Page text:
Published: Sat, December 08, 2018
Worldwide | By Isabel Fisher

Charlottesville car-rammer James Alex Fields Jr found guilty of murder

Charlottesville car-rammer James Alex Fields Jr found guilty of murder

Separately, Fields also faces dozens of federal charges, including hate crimes, which could result in the death penalty. As reported by NPR, Fields was hit with first-degree murder, along with multiple counts of aggravated malicious wounding, malicious wounding and leaving the scene of an accident.

Fields ― a 21-year-old extremist associated with the hate group Vanguard America ― faced charges of first-degree murder and other felonies over the attack, in which he intentionally sped into protesters after the "Unite the Right" rally on August 12, killing one and injuring dozens more. The trial featured emotional testimony from survivors who described devastating injuries and long, complicated recoveries. When Fields' mother responded, she noted how Heyer's mother Susan Bro "lost her daughter". After the August violence, the council voted to sell both statues, but they remain in place for now under a court injunction.

The judge ruled that the text would be allowed to be entered as evidence, despite Fields' lawyer's protests, saying that it shows intent or motive of malice, according to The Associated Press.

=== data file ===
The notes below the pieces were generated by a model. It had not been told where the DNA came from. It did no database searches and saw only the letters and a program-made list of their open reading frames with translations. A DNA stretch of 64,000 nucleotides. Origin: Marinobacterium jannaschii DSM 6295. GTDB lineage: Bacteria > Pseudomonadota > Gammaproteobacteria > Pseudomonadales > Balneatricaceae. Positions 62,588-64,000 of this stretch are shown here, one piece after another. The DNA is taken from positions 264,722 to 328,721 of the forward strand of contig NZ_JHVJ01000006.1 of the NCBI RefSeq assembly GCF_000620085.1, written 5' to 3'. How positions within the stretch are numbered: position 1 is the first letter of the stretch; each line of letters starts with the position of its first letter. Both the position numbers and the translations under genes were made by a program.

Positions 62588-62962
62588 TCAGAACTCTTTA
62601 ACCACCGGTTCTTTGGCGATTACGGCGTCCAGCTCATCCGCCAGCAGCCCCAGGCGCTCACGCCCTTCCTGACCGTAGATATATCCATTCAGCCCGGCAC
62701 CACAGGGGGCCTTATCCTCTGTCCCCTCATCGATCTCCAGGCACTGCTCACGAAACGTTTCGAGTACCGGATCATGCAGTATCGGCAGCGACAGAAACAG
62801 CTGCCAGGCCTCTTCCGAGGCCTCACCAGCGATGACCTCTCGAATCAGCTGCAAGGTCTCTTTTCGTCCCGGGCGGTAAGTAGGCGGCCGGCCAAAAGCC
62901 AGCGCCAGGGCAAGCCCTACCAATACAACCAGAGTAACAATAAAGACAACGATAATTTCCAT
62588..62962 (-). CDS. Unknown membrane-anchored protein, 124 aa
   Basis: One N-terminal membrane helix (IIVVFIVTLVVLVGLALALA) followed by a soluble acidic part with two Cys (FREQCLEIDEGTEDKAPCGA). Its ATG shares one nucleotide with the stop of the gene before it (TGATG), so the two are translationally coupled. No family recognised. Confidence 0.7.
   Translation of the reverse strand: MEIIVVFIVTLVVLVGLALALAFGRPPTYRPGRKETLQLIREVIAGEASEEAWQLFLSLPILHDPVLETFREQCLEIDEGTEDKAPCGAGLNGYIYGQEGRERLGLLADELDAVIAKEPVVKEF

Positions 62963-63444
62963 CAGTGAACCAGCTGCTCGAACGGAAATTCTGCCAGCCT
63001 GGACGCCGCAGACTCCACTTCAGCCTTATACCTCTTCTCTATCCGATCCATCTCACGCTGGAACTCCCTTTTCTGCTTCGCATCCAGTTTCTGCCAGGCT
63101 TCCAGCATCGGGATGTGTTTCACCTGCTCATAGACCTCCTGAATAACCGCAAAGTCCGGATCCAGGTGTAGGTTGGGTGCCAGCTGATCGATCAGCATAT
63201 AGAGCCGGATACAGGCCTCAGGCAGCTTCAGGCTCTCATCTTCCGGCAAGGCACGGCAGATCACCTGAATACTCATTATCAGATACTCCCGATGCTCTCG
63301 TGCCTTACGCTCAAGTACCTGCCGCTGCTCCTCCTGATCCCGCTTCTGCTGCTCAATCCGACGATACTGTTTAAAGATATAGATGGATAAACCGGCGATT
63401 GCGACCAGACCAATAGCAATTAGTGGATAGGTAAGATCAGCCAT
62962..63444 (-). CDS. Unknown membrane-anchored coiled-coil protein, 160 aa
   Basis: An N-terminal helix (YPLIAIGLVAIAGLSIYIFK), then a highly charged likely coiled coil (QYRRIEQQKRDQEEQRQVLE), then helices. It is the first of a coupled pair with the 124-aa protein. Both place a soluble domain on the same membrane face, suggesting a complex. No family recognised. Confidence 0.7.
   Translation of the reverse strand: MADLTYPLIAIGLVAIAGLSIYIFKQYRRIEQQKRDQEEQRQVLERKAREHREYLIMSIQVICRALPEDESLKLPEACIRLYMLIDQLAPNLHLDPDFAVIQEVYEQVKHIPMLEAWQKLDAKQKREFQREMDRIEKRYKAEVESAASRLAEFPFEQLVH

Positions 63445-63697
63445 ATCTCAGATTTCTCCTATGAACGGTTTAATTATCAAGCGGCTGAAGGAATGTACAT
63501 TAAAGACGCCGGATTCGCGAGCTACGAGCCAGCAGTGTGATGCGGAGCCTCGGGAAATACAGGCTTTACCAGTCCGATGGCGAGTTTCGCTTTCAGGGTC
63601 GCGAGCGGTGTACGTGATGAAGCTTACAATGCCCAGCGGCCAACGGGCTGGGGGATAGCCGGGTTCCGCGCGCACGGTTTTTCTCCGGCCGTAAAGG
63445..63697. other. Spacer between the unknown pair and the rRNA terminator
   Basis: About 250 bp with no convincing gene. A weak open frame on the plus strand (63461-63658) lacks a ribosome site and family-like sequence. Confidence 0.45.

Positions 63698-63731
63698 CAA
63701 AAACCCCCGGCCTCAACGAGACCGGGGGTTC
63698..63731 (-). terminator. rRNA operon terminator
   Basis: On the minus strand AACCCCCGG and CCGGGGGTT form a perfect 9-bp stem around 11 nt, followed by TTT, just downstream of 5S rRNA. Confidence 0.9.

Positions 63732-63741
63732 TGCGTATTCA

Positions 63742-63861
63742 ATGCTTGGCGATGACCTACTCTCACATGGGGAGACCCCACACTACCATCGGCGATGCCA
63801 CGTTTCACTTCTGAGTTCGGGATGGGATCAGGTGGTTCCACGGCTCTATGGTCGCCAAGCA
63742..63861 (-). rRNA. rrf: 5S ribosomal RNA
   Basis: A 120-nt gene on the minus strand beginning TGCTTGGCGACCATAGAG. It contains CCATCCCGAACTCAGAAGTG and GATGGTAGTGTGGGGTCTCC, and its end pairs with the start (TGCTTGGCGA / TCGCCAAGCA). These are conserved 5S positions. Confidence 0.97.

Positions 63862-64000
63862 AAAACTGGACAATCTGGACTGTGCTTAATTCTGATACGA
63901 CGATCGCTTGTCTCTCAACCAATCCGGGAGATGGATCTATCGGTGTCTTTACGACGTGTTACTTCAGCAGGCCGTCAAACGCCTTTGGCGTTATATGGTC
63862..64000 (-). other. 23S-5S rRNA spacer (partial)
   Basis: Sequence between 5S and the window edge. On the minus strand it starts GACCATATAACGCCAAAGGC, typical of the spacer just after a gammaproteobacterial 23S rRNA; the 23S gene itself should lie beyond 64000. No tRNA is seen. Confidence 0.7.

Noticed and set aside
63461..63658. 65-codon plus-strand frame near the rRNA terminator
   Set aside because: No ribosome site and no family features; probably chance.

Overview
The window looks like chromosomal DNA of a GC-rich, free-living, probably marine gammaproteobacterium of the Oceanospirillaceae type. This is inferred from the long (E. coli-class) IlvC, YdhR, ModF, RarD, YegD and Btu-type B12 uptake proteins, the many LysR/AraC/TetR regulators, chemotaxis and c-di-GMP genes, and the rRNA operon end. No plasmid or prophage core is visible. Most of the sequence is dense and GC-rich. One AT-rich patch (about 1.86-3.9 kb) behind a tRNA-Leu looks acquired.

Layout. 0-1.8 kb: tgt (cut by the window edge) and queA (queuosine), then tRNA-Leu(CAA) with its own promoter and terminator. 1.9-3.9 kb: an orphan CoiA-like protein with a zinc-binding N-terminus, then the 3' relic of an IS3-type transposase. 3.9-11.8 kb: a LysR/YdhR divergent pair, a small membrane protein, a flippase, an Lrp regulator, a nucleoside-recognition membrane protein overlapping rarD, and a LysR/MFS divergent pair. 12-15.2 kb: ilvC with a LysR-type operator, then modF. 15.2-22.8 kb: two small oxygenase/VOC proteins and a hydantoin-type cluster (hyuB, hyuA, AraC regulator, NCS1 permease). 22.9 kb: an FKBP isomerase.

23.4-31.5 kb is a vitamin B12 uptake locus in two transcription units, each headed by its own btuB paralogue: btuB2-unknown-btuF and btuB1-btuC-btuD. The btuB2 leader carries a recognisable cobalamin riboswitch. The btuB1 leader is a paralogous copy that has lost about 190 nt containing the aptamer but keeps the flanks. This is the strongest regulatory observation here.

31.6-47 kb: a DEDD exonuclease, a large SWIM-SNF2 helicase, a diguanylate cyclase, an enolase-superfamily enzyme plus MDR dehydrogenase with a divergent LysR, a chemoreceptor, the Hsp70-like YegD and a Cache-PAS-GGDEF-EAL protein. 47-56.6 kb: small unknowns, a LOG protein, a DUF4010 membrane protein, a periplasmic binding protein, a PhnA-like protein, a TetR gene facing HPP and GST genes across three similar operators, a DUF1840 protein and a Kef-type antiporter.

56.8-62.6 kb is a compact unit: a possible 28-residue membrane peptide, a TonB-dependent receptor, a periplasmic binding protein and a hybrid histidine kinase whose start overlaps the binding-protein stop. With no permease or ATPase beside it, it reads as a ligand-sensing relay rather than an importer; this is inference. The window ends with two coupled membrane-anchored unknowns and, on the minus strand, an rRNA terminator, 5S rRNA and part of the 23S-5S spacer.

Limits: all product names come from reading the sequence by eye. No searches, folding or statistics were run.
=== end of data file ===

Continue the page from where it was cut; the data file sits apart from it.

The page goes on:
The Charlottesville clashes stirred tensions across the country after Donald Trump said "both sides" were to blame and that there were "very fine people" among both the white supremacists and their opponents.

Fields had driven to Charlottesville from his home in OH to take part in the "Unite the Right" demonstration, which saw hundreds of neo-Nazi and Ku Klux Klan members march through the university town to protest the removal of a statue of a Confederate War general.


During the trial, prosecutors introduced evidence that Mr. Fields meant to commit harm when he drove from OH to attend the rally, which featured neo-Nazis bearing swastikas and Ku Klux Klan members.

One of Fields' former teachers said the 21-year-old showed a strong interest in Nazi ideology and Nazi leader Adolf Hitler in high school. When his mother pleaded with him to be careful, he replied: "we're not the one (sic) who need to be careful".

But Fields' lawyer said he panicked and was "scared to death" after witnessing violent clashes earlier in the day.

They also showed the jury two Instagram posts Fields uploaded in May that showed a auto ramming into a group of protesters, arguing that he ultimately chose to live out that fantasy when the opportunity arose three months later.

Fields referred to Heyer's mother in a recorded jailhouse phone call as a "communist" and "one of those anti-white supremacists". He posted the meme publicly to his Instagram page and sent a similar image as a private message to a friend in May 2017. In her final address to the jury Thursday, Senior-Assistant Commonwealth's Attorney Nina-Alice Antony showed a close-up of Fields in his vehicle to rebut the idea that he was frightened when he acted. A video of Fields being interrogated after the crash showed him sobbing and hyperventilating after he was told a woman had died and others were seriously injured. Under Virginia law, jurors can recommend from 20 years to life in prison on the first-degree murder charge. No trial has been scheduled yet.

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